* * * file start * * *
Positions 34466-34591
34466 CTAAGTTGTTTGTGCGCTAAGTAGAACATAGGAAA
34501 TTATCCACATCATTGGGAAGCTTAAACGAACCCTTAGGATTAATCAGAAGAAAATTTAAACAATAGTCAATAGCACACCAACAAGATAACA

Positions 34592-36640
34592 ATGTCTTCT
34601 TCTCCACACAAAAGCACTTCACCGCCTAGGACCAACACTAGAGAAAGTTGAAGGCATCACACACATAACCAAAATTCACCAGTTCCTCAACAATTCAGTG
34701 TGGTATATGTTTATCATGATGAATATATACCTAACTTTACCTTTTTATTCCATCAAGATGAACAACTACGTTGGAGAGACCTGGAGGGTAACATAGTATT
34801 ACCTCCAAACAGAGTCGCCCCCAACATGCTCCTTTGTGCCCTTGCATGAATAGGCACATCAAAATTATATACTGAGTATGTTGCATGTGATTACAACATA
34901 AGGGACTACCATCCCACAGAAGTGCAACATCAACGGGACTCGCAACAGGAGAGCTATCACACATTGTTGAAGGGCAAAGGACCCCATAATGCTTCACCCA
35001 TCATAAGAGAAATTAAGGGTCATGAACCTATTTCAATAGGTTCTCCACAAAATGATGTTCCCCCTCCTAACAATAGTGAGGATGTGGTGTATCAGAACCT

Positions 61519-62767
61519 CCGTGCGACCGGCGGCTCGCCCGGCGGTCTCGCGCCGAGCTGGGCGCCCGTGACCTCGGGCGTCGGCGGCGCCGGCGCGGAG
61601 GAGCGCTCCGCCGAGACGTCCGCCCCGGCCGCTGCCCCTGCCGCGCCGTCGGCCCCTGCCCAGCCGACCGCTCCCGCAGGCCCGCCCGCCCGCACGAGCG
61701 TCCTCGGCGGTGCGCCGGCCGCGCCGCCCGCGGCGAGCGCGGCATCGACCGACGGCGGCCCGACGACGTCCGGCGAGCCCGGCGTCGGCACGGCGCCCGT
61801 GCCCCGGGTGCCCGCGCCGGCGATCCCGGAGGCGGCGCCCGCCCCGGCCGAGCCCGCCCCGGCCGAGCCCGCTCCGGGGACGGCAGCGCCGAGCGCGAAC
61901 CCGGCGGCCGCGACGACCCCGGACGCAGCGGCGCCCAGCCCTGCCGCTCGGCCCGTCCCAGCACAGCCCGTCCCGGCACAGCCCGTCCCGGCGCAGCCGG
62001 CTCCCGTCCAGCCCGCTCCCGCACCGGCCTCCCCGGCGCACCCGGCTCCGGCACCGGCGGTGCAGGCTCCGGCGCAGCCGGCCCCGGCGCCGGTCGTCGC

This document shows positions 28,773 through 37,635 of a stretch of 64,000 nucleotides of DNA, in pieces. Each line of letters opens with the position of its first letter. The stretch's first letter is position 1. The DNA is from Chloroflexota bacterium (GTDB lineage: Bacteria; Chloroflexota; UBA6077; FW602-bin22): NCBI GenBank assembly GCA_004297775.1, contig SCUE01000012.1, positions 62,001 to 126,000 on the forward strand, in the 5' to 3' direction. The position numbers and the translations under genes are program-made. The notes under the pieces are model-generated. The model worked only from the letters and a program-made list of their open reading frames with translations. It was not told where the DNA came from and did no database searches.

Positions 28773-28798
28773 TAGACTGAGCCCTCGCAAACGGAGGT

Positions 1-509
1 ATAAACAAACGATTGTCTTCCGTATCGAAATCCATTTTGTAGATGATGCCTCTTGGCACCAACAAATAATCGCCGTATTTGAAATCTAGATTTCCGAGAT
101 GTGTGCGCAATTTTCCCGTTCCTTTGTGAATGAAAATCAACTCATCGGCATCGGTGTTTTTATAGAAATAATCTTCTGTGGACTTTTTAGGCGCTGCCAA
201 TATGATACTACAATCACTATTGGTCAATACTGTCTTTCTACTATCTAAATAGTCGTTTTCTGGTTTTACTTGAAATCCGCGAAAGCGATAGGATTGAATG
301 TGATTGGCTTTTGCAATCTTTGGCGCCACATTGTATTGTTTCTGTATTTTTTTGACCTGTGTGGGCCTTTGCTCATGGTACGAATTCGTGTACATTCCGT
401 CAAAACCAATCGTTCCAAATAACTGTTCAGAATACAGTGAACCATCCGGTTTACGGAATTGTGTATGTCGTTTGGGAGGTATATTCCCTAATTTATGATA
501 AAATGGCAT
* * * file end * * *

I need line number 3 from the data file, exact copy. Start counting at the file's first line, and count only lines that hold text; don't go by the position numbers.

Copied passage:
34501 TTATCCACATCATTGGGAAGCTTAAACGAACCCTTAGGATTAATCAGAAGAAAATTTAAACAATAGTCAATAGCACACCAACAAGATAACA